Threat intelligence works well with solutions such as System Information and Event Management (SIEM), which provide centralized collection and monitoring of system data. When integrated properly, SIEM tools can serve as earlier alerts, as well as provide alert context.
Incident management systems are another solution, which provide encrypted communications between engineers. Critical alerts or messages remain protected both in transit and at rest. These systems alert the right, on-call engineer at the right time, ensuring that security threats are addressed or resolved in time.
- Use to Reduce “Alert Fatigue”
“Alert fatigue” is when security teams stop responding to alerts effectively or at all. It occurs when too many alerts are provided in an unmanageable way. “Alert fatigue” is common when you use multiple security tools that all issue alerts or when your alert threshold is set too low.
Threat intelligence can help you sort through alerts and eliminate or lower the priority of less relevant alerts. You can use it to prioritize alerts and ensure that high-priority issues are handled first. Effective prioritization can help ensure that your security team never misses critical notifications.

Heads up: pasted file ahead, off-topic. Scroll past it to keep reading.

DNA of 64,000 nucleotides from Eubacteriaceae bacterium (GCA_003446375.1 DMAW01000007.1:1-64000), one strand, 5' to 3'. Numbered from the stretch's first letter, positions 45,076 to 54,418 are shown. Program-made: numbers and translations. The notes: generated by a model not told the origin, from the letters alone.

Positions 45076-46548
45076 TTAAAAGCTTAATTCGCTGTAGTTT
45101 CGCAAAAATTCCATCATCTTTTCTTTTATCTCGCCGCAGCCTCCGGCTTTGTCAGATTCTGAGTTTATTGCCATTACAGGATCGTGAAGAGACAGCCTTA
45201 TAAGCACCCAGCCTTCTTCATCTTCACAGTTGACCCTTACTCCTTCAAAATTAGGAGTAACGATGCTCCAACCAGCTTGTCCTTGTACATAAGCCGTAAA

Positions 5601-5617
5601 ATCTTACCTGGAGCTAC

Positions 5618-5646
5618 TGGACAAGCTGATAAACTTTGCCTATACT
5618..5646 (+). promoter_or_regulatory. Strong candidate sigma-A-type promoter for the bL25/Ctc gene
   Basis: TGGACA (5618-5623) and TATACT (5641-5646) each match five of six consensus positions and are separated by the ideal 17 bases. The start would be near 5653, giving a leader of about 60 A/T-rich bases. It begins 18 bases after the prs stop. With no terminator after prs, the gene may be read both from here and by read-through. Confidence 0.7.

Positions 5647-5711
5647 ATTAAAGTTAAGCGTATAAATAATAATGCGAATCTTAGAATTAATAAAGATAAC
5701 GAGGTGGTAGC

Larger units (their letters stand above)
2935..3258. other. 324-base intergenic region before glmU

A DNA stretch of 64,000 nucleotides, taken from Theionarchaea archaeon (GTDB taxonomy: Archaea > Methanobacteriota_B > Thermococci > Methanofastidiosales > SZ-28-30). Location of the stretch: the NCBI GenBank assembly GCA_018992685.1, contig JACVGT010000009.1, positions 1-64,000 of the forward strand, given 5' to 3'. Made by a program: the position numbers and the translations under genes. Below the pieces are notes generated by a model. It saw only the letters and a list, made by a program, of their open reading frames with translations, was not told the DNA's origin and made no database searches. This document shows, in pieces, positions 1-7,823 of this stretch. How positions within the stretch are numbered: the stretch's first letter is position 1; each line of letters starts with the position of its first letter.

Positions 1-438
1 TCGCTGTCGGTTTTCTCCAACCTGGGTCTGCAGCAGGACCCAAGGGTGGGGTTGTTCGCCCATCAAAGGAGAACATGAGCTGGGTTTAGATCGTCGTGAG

Additionally, incident alert management solutions provide on-call rotations and escalations. Web console administrators can select or task engineers, while creating “turns” if the first person is unavailable. This helps eliminate engineer burnout. These solutions also provide distinguishable high-priority alerts. Essentially, on-call engineers will always know the severity of alerts.
- Combine With Threat Hunting
Threat hunting is the process of proactively searching for threats that have bypassed your security measures. Threat hunting can help you identify attacks and vulnerabilities that might otherwise go undetected, such as insider threats. It is performed as a complement to any defensive or offensive measures you already have in place.
When threat hunting, security analysts use threat intelligence to narrow the field of their search. They can also use intelligence as a basis from which to begin a hunt or as a guide for interpreting any evidence they find.
Threat intelligence can be a powerful tool for securing your systems, diagnosing threats and responding to attacks effectively. It enables you to evaluate security events in context and to identify and respond to threats more quickly than otherwise possible.
Hopefully, this article helped you understand what threat intelligence is and how you can benefit from it. By adopting the best practices covered here, you can ensure that your team leverages threat intelligence successfully. This enables you to keep your systems and your data more secure.